Bamboozled May 30, 2016: Homeowner concerned when contractor offers to accept gift cards, PayPal

Homeowners should always be cautious when they do business with home improvement contractors.

Most are legitimate, of course, but unfortunately, some don’t deliver what they promise or have unorthodox business practices.

That’s why reader Matt Goldstein’s experience with a seal coating company got our attention.

In the end, the company said it was all a “misunderstanding.”

Still, Goldstein’s experience should remind homeowners about due diligence and not making snap decisions when it comes to any kind of contractor. You always need to do your research.

Goldstein was mowing his Edison lawn last week when a man in a pickup truck stopped to ask if he’d like his driveway sealed and the cracks filled in.

“I asked how much and he said that if I agreed on the spot, he’d do it for $375,” Goldstein said.

He then asked if the man, later identified as Eric Thompson, accepted credit cards, and the answer was yes, Goldstein said.

Thompson also said the work was guaranteed for three years.

Goldstein went back to his lawn, and before long, he took a look at Thompson’s work.

“I took a look and saw that the primary crack wasn’t filled. He said he wasn’t finished yet,” Goldstein said. “That’s when I got suspicious. He had sealed the entire driveway and would then fill in a crack in the middle of it?”

redacted invoice.jpgA redacted copy of the invoice given to homeowner Matt Goldstein.

When the job was completed, Thompson handed Goldstein an invoice. He noticed it wasn’t pre-printed with the company contact information and a Home Improvement Contractor’s (HIC) registration number, but was all handwritten.

Thompson filled in the blanks with a description of the job, the three-year guarantee and the $375 price tag. He didn’t add any company information.

As a side note, any invoice must by state law have the phone number for the Division of Consumer Affairs and a specific message about contacting the division in 10-point boldfaced type. The invoice didn’t have that.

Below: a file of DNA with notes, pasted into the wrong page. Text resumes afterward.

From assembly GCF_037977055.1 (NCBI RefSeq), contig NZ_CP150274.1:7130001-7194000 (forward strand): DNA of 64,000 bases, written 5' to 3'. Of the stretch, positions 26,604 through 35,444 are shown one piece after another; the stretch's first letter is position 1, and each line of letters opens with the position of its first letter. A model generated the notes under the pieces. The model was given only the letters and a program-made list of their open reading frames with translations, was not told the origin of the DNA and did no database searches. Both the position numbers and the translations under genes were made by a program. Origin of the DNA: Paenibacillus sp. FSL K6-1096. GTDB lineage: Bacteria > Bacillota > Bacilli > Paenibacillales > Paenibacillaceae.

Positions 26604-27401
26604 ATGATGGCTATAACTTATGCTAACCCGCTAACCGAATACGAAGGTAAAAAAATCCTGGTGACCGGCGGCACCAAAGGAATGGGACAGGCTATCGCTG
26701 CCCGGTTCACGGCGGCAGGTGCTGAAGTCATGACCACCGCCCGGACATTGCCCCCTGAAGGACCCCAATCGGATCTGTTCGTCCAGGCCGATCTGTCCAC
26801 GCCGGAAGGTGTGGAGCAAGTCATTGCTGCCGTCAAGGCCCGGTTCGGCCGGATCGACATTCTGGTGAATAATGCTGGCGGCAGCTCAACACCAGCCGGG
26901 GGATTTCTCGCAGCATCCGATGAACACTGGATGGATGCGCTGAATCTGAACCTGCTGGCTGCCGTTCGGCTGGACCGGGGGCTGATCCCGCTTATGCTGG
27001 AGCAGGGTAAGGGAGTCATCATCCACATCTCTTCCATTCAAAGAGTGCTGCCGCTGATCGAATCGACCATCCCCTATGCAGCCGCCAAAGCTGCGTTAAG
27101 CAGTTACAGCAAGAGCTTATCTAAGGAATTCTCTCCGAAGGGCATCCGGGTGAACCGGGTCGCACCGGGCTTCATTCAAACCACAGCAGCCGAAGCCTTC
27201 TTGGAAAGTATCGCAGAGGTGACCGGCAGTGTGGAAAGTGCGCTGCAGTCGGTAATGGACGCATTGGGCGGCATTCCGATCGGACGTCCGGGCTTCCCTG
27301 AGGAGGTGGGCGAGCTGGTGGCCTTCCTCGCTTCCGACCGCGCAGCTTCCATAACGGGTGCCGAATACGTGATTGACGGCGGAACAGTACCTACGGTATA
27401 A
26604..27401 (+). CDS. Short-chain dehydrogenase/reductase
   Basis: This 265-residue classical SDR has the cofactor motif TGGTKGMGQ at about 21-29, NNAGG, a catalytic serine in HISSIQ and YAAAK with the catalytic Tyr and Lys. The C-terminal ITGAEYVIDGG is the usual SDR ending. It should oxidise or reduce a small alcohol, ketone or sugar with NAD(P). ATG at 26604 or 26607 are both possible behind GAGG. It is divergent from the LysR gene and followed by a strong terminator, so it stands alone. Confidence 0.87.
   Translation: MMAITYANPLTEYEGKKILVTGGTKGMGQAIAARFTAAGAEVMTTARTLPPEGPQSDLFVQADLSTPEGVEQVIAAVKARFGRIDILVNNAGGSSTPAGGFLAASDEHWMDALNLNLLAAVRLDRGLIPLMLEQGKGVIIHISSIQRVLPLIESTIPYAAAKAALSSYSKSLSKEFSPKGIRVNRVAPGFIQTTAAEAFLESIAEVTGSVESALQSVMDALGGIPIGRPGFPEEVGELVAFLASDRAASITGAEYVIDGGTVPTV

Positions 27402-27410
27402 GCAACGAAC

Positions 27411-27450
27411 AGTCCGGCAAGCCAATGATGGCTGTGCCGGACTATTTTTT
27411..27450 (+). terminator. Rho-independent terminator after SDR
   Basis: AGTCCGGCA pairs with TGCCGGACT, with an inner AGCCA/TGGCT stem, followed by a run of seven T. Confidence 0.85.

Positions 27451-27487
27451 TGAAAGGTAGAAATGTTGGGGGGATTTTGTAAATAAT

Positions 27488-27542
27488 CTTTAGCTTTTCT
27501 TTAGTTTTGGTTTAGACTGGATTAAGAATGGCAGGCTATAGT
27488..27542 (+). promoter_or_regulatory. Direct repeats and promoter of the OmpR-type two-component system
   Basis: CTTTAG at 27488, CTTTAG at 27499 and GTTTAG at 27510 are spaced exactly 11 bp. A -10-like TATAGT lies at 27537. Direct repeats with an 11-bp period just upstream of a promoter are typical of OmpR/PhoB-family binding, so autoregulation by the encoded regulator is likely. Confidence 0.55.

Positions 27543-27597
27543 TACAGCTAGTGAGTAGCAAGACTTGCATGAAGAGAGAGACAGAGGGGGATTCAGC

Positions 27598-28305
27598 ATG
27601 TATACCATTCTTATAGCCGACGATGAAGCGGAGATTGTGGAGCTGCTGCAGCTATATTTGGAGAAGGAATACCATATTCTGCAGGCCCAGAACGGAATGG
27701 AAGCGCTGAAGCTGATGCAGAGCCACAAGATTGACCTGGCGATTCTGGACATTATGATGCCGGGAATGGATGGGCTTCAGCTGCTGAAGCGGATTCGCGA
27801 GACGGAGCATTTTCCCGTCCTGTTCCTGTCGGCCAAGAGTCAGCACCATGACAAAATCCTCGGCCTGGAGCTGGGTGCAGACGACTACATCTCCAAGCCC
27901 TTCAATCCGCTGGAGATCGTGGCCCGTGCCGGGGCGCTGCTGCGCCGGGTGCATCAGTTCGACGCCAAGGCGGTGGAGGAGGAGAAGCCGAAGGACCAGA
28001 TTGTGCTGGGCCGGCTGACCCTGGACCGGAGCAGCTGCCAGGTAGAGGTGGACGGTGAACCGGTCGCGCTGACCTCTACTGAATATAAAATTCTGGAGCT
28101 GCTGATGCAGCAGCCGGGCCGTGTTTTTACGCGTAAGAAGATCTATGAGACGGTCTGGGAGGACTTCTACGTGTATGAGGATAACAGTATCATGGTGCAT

“He then said that he thinks he made a mistake when he said he took credit,” Goldstein said. “He meant that he would take a check.”

Goldstein said he doesn’t write checks but only sends payments through his online banking system.

Goldstein said Thompson suggested Goldstein could use his credit card to purchase a Visa gift card and pay that way, or he could use PayPal.

That all sounded fishy to Goldstein and he refused, instead offering to send a payment to the address on the business card, which said the business was A-Plus Roofing & Sealcoating of East Brunswick.

Thompson said that would be a problem because he buys the materials from the owner — his uncle — but Thompson takes the customer payments, Goldstein said.

“He also said that if I paid the owner, he’d get in trouble because he is supposed to charge $550 but had only charged me $375,” Goldstein said. “Without other options, he asked me to send the payment to another address and he wrote in on the back of the business card.”

Another side note: Business cards are considered advertising materials and must by state law contain an HIC number. This card didn’t have that.

Bamboozled:  Matt GoldsteinA large crack that runs along Matt Goldstein’s driveway.

The mailing address change made Goldstein suspicious. He thought perhaps Thompson was using the company equipment and collecting payments but was not telling his boss about the jobs. Perhaps Thompson was scamming his boss, Goldstein thought.

After Thompson left, Goldstein did some research, and he couldn’t find anything about A-Plus Roofing & Sealcoating.

“One of the entries on the card says ‘Serving New Jersey Over 25-years,’ Goldstein said. “A company in business for 25 years should at least show up in the online yellow pages. It didn’t.”